The Zimmer administration has taken the corrective action that we have all known is long needed in dealing with our bloated police department; and of course the police & their union have already taken the traditional old school response of scare tactics & are now planning to show up en mass at tonight's City Council meeting.

Whether or not you agree with all of the specific details in the layoff & demotion plan, it must be agreed that the current reporting structure is out of balance, outdated and unsustainable and the the Table or Organization is upside down.
Please use the power of your sites to give a voice to the silent majority who do not show up to these marathon length meetings and want to see real change in Hoboken and urge them to come out in support of the administration, either in person, through letters & emails to the Mayor DZimmer@HobokenNJ.org or letters to the editor of the local papers & blogs.

Enough with this discourse of fear and hate.

Summer isn't officially over, but the battle over the police layoffs scheduled to be in place September 24th is certainly on.

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Assembly Democrats propose background checks on school volunteers

SPENCER, CAPUTO, QUIJANO, RODRIGUEZ LOOK TO PROVIDE EXTRA PROTECTION FOR SCHOOL CHILDREN

Bill Would Require Background Checks for School Volunteers

            (TRENTON) – With the new school year starting, legislation Assembly members L. Grace Spencer, Ralph Caputo, Annette Quijano and Caridad Rodriguez are sponsoring would require background checks for school volunteers.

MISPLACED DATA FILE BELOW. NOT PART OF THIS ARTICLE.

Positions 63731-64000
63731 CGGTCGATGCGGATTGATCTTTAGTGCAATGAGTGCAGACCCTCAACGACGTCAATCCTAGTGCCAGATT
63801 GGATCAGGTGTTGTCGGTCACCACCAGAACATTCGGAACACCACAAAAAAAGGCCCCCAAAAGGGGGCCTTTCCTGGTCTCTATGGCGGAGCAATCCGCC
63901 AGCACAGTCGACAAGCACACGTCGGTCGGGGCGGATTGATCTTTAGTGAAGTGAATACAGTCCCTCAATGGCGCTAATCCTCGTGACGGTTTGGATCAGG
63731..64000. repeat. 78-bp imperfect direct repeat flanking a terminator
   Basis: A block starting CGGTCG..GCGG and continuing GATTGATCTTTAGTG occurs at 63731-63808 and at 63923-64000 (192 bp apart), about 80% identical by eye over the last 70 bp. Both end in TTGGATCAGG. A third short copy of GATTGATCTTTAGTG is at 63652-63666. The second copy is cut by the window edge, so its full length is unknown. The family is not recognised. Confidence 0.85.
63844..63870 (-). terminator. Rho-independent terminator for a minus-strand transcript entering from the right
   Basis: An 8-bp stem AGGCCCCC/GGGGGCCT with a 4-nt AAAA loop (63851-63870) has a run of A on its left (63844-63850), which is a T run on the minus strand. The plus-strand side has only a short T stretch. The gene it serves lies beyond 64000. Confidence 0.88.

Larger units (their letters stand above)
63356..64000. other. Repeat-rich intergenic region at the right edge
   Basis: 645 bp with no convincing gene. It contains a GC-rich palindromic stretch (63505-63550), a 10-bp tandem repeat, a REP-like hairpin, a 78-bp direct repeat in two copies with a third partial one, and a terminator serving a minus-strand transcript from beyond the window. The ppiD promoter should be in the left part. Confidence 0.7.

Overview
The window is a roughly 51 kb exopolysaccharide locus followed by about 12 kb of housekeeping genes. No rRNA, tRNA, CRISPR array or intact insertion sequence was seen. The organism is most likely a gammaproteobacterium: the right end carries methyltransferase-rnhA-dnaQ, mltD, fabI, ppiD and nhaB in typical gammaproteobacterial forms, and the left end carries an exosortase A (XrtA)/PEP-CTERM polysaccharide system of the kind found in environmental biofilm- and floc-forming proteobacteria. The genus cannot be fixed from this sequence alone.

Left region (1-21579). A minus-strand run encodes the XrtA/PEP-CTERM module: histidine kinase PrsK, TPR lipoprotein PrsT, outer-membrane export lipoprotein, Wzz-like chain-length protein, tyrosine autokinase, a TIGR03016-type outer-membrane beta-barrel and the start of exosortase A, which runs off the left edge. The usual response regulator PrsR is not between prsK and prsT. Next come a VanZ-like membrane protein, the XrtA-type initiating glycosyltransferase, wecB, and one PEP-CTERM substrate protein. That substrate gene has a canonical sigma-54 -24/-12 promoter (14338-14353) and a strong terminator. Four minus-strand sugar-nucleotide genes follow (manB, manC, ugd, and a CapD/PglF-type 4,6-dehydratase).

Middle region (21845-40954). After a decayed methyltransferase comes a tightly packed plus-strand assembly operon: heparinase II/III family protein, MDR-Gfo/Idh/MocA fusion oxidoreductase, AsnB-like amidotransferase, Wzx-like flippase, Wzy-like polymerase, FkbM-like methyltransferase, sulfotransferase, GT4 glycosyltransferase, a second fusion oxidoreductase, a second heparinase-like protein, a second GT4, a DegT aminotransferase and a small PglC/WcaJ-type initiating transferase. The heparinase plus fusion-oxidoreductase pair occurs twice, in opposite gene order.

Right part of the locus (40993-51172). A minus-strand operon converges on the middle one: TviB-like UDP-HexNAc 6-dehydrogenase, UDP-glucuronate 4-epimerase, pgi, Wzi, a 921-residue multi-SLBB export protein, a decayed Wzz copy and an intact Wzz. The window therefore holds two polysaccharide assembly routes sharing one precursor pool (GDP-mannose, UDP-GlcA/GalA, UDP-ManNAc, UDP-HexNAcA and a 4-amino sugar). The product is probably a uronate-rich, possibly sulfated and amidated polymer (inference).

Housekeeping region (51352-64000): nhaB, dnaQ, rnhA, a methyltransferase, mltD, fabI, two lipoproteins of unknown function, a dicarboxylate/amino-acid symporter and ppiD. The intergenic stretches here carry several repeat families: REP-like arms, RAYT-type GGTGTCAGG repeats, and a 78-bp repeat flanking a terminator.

“This is common sense,” said Spencer (D-Essex). “If we protect our children by providing background checks for paid staff, we should provide the same protections for volunteers. Schools do a great job of protecting our children, but we know predators try to work themselves into situations involving children, so this extra protection is the smart approach.”

            “By far, most school volunteers are dedicated parents and members of our communities, but we know not everyone has the best intentions,” said Caputo (D-Essex). “This extra line of protection for our children is the right thing to do.”

            The bill (A-1019) would require any individual who volunteers to provide service on an unpaid basis in a public school district to undergo a criminal history background check in accordance with the same standards and procedures used to conduct such checks on paid school district employees.

            “With schools being forced to do more with less, the need for volunteers is even greater,” said Quijano (D-Union).  “This is all the more reason why we need to put these protections in place to ensure that our children are in the best of hands.”

            “I’m sure the majority of people who volunteer to help out in our school systems are motivated by good will,” said Rodriguez (D-Hudson).  “But when it comes to our children it is always more prudent to err on the side of caution.”

              Under current law a school district may choose to conduct background checks on volunteers and if it does so then the district must bear the cost of the check.  Under this bill, the volunteer would bear the cost of the check.

            The bill passed the Assembly 74-2-1 in June and has now been referred to the Senate Education Committee.